Iran has moved to restrict social media networks that have been used to organise three days of anti-establishment protests.
The restrictions on messaging app Telegram and photo sharing app Instagram are “temporary”, state news agency Irib reported.
The decision was taken “to maintain tranquillity and security of society”, a source was quoted as saying.
The protests have been the biggest show of dissent since huge rallies in 2009.
They began in the north-east as an outcry against economic hardship and rising prices, but turned political in many places, with slogans chanted against Supreme Leader Ayatollah Ali Khamenei, President Hassan Rouhani and Iran’s interventionist foreign policy in the region.
After violence flared in many places on Saturday, it is unclear how many demonstrations are occurring on Sunday.
Why are these social networks being restricted?
In a tightly controlled media environment, much of the information about the demonstrations has emerged via social media, and platforms like Telegram and Instagram have been used extensively by protesters.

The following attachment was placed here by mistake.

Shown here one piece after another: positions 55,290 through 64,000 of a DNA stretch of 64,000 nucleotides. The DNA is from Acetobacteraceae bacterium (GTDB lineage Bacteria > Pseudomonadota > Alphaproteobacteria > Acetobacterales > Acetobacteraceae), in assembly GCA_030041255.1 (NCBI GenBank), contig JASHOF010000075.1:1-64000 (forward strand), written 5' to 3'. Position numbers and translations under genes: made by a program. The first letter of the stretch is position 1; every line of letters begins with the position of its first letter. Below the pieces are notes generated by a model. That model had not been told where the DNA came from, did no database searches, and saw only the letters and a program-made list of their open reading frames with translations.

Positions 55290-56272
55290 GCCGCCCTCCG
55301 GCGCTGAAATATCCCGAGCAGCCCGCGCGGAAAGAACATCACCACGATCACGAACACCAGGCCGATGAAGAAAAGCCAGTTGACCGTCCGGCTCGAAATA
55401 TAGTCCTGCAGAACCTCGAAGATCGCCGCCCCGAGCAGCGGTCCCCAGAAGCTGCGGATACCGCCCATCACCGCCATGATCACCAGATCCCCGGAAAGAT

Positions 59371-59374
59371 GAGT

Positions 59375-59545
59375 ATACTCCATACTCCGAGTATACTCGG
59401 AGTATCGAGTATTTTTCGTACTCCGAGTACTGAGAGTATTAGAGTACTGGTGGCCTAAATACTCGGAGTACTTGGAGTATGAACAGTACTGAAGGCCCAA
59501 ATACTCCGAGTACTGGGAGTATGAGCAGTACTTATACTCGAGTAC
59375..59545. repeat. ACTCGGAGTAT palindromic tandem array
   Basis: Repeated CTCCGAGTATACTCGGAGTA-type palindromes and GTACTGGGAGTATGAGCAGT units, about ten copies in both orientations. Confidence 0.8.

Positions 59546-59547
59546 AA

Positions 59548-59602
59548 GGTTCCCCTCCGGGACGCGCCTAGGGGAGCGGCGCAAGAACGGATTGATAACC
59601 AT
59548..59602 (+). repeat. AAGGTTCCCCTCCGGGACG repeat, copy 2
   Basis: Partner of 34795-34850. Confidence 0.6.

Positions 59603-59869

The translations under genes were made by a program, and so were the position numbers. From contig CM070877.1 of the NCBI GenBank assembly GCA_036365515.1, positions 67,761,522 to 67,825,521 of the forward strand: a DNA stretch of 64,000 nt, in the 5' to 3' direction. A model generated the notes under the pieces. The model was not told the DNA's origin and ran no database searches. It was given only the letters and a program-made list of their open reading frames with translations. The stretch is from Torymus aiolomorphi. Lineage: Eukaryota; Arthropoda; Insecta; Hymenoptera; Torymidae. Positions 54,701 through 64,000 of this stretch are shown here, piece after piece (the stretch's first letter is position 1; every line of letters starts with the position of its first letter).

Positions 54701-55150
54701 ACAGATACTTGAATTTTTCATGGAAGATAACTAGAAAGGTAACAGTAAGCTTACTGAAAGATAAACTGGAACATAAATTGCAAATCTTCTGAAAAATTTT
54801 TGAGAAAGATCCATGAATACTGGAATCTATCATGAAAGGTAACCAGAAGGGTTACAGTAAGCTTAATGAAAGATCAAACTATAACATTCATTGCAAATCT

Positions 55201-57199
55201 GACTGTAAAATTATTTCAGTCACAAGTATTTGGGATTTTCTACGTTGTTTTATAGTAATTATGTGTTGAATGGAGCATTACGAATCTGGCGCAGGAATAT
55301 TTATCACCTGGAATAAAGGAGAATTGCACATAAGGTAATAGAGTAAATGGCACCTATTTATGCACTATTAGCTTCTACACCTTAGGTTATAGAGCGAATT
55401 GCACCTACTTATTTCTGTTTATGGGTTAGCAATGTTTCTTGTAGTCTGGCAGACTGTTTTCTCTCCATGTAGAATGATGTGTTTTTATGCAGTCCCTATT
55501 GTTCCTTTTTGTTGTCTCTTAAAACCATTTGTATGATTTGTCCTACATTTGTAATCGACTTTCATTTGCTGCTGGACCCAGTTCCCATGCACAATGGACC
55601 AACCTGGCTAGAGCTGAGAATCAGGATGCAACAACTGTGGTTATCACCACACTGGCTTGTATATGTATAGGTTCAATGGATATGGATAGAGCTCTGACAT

Telegram in particular is very popular in Iran, with more than 50% of the country’s 80m population said to be active on the app.
The company’s CEO Pavel Durov tweeted that Iranian authorities took action after his company refused to shut down “peacefully protesting channels”.
Mr Durov explained in a Telegram post that a major foreign-based opposition channel on the app, Amadnews, was blocked on Saturday by Telegram after it called for violence against police.
He said a new “peaceful channel” – access to which is now being restricted – was set up for hundreds of thousands of their subscribers.
Iranian Communications Minister Mohammad-Javad Azari Jahromi had earlier accused channels like Amadnews of promoting “armed uprising and social unrest”, including the use of petrol bombs. BBC